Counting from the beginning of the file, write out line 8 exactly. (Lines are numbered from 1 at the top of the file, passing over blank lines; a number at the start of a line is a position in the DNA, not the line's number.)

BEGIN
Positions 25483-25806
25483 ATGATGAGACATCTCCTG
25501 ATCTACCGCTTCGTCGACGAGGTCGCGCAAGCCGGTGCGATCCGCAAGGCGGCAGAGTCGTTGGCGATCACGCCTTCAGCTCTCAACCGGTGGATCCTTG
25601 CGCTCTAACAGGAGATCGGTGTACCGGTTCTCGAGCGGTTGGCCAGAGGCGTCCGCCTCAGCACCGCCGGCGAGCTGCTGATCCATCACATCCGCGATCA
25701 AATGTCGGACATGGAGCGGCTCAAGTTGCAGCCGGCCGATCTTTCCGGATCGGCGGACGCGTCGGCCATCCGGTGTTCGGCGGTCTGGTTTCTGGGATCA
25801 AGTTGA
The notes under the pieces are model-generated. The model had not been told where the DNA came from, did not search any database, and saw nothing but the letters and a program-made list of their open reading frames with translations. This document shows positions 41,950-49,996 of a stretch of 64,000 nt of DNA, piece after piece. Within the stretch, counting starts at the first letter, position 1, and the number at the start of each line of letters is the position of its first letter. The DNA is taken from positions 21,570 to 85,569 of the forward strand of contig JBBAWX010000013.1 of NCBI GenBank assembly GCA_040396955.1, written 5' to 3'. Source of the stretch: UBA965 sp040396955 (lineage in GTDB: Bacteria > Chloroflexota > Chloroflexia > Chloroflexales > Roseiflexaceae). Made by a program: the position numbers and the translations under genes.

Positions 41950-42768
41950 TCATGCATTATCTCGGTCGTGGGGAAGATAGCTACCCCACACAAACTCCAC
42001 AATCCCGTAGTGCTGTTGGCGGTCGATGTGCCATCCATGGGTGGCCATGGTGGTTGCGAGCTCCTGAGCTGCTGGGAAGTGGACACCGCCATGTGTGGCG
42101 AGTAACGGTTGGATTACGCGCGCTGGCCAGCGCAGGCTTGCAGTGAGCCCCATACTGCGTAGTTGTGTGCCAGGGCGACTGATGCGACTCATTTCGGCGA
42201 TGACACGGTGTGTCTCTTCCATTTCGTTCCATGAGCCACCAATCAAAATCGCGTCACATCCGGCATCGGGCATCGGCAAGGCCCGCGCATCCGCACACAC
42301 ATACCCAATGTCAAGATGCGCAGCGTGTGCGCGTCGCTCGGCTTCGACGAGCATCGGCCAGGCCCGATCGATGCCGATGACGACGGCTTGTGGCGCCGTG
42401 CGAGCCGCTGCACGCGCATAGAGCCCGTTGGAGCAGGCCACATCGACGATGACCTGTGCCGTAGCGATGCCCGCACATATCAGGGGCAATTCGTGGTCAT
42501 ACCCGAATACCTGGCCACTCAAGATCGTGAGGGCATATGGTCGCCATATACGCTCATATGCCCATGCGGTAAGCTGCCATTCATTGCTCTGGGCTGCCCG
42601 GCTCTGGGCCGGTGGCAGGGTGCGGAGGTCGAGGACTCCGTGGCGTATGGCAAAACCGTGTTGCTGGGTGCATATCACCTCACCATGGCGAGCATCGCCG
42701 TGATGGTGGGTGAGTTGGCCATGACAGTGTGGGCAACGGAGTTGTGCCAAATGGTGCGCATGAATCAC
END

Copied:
Positions 41950-42768